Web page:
But the khakis and buttondowns donned unselfconsciously by those “dyed in the wool” preppies are anything but “just clothes.” They were raised on them, as Samsky points out, and that makes their clothing an expression of the very values and traditions Samsky ridicules in his passage about Muffy Aldrich. If Samsky can see homoeroticism in “Take Ivy” (where “blond giants strut confidently”) and “athletic cruelty” in navy blazers, he ought to know that clothing is never just anything.— CC

25 Comments on "Just Clothes: The Boyish & Thuggish Ivy League Look"

  1. Great analysis. The shame is that Samsky could probably write well if he applied himself and exercised some better reasoning. Instead, it reads like high school jibberish.

  2. I check Aldrichs’ blog frequently, Im a sucker for New England landscape photos- her world is definitely very insulated, she does mention her schools and family history frequently, no black faces in any of her pics. . .

  3. The article is new to me as well. The author has it so very wrong. Preppy clothing is about being frugal and dressing in good taste, all the while avoiding expensive, pointless trends or current fashion. It is embracing the tried and true. Items of quality, of heritage of craftsmanship. The author is critical of the preppy look for women and defines it as “sexless”. Very shallow thinking that women (Muffy Aldrich in particular) are to be defined and valued only for the “sex appeal” of their clothing. I gather Samsky would be a fan of Lady Gaga.
    I won’t go into the lifestyle statements which are made in the article, for the region of the country in which one lives is a determining factor as to lifestyle and interests. Preppy clothing is practical and comfortable, hence, topsiders in Kansas City and Nantucket reds in New Orleans.

  4. As some commenter previously remarked on this blog, the homoeroticism in “Take Ivy” is obvious: a fixation on men’s backsides. As far as “athletic cruelty” is concerned, it is a characteristic of the Ivy League rather than of Ivy style.

  5. CBP you made a lot of good points that the author did not seem to take into account. Almost every where that I have worked most men have dressed this way or very close to it and these are Midwestern non-ivy men who do not frequent menswear blogs. My point is that it is a very common and sensible way to dress. Also, I have found Muffy Aldrich to be nothing but a kind and pleasant woman that is far from pretentious. Just my 2 cents.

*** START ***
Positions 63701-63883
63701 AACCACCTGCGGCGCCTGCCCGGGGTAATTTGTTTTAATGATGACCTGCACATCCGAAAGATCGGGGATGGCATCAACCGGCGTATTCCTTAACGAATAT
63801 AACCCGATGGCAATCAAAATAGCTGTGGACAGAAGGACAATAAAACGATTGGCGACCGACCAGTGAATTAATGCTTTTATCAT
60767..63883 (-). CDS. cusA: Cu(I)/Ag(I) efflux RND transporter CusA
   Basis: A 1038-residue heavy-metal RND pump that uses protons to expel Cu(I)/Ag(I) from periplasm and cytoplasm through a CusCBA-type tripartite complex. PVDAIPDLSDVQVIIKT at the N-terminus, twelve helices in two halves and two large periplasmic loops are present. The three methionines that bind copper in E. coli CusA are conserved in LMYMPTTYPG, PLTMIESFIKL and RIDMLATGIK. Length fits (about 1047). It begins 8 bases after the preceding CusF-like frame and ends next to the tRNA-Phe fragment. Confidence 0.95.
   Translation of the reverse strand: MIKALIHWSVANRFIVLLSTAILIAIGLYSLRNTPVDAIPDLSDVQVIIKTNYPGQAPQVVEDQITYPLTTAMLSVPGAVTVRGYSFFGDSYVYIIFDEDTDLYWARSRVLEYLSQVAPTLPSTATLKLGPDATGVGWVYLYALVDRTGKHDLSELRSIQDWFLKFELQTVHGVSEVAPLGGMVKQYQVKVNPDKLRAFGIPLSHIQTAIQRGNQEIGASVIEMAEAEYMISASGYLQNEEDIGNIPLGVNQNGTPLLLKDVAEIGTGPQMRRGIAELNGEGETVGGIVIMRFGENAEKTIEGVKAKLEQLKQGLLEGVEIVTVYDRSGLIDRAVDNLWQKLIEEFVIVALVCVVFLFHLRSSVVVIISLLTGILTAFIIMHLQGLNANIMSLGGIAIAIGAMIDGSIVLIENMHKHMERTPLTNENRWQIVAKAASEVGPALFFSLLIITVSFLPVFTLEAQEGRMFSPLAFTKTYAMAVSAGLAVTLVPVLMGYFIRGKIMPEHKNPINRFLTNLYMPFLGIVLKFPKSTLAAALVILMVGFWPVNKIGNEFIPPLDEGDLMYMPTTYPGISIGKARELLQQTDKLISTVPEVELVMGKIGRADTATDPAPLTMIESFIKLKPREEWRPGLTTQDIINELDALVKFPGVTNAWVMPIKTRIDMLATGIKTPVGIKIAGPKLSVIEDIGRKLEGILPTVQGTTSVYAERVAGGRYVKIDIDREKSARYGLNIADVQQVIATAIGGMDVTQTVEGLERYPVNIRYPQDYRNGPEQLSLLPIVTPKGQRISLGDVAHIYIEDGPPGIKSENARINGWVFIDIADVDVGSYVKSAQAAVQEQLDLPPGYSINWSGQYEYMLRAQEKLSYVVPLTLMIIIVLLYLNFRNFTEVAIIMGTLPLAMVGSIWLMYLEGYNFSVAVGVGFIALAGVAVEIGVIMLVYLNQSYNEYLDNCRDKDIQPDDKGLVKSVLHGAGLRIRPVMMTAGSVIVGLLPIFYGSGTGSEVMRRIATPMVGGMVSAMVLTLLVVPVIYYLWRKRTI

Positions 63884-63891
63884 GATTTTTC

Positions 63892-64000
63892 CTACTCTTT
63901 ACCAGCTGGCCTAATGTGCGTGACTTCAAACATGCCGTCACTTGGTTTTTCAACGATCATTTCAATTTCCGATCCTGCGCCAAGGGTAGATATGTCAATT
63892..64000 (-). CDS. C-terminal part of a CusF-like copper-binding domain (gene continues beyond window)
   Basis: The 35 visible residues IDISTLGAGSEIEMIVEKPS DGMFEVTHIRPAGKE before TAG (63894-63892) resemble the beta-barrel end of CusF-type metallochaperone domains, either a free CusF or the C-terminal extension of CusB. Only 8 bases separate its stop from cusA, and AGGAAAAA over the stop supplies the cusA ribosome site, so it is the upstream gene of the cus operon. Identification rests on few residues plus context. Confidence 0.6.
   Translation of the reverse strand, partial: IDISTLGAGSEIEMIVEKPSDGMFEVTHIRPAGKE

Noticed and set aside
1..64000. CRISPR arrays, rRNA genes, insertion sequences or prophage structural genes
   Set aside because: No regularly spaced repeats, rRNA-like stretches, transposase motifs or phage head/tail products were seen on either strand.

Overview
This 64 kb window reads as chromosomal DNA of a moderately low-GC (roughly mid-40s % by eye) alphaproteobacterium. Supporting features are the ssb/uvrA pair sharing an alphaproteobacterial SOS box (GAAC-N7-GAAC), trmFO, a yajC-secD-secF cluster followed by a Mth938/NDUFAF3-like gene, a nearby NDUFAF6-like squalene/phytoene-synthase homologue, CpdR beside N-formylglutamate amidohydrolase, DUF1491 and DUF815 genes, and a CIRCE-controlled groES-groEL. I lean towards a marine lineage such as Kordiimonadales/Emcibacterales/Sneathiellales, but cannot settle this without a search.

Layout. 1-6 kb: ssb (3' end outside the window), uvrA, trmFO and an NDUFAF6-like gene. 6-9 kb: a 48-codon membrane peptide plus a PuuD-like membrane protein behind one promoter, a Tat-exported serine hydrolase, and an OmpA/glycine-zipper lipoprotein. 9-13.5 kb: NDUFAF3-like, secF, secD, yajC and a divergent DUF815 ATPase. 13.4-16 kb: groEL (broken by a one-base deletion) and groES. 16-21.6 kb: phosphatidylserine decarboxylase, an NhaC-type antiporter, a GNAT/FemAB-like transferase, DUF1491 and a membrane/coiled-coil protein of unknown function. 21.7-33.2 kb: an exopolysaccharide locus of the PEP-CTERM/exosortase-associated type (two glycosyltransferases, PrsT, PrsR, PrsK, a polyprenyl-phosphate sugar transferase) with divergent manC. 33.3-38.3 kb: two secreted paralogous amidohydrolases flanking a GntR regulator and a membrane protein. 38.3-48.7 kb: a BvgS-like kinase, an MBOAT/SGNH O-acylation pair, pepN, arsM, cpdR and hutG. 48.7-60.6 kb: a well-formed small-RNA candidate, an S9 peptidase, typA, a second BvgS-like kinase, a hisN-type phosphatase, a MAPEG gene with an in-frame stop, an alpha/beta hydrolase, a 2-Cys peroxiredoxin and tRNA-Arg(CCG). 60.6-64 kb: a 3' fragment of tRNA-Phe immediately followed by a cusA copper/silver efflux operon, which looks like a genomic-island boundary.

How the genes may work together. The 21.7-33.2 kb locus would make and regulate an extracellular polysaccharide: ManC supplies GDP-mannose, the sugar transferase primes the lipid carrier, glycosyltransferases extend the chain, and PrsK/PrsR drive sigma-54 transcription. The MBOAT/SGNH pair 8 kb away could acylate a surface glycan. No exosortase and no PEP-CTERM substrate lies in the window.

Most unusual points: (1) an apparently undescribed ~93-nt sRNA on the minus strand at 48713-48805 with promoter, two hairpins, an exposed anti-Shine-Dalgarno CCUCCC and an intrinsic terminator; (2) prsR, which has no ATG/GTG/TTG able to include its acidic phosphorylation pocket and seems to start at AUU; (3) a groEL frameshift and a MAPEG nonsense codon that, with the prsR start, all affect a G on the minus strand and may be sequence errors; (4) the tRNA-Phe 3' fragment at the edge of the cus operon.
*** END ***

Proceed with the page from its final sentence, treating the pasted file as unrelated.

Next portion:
6. Roy R. Platt | December 6, 2012 at 2:24 pm |

    One might hope that Santa brings Mr. Samsky a copy of Paul Fussell’s 1983 book, “Class”.

  7. Mr. Samsky sounds like someone who has read to much Jack Kerouac… You can usually recognize a Kerouac devotee

  8. “Before Samsky tells us that the Ivy League Look is “just clothes,” he seems to be telling us it’s anything but:

    Ivy League style, which paints a relaxed and faintly disheveled veneer over the luxurious clothing of the American ruling class, brings an easily identified and reproduced look and a heady whiff of wealth and privilege.”

    CC, I don’t think you’re getting Samsky’s point here (such as it is).

    He says: “And I remain entirely without sympathy to the idea that prep or Ivy League style requires an accompanying praxis; it’s just clothes.”

    That is, I think: he’s trying to make it clear that he’s _not_ saying that only traditional WASPs have a right to wear the clothes. He’s saying, instead, that anyone _can_ wear the clothes, but that if you choose to do it (regardless of yacht ownership), you should be aware that a lot of people will think you’re either a privileged jerk, or posing as one.

    As for me, twelve or fifteen years ago I would have agreed with him — but things are different now. Not too many Americans have the direct experience of being oppressed by the WASP elite any more. I think we’re more like the Japanese, these days.

  9. Wait, there’s more!! “It’s only a watch. It’s only a car, etc.”. I find that such pronouncements ordinarily come from those who lack taste.

  10. Zuckerberg attended Phillips Exeter Academy. You may have unwittingly proved his point that it’s “just clothing,” and not a sign of lifestyle. Not saying I disagree, but bad example.

    I’m indifferent to Muffy Aldrich’s blog, but she did an article on which fleece preppier: Patagonia or Northface. Made me think she has way-too-much free time on her hands. Seriously, how trivial.

  11. Zuckerberg certainly wasn’t of the elite. I recall he was able to study at Exeter on some sort of scholarship.

    Anyway, whatever happened to Jinx? He was my favorite commenter, a true persona.

  12. Shawn, do you believe Zuck’s hoodie is to a techie what a polo shirt is to a preppy? If you spend any time in the Silicon Valley, the jeans and tee shirt (with hoodie) is a lifestyle look. There are thousands of such clones putting plenty of thought into that look….including black framed eyeglasses. Believe me, it isn’t just clothes to them. It’s there tribal look.